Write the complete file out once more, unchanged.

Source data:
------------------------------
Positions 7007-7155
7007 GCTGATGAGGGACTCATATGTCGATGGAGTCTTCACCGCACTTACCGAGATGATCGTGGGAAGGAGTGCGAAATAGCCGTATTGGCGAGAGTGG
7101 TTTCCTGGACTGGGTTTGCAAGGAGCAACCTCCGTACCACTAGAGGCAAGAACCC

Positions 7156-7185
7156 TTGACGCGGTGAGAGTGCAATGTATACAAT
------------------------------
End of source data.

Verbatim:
Positions 7007-7155
7007 GCTGATGAGGGACTCATATGTCGATGGAGTCTTCACCGCACTTACCGAGATGATCGTGGGAAGGAGTGCGAAATAGCCGTATTGGCGAGAGTGG
7101 TTTCCTGGACTGGGTTTGCAAGGAGCAACCTCCGTACCACTAGAGGCAAGAACCC

Positions 7156-7185
7156 TTGACGCGGTGAGAGTGCAATGTATACAAT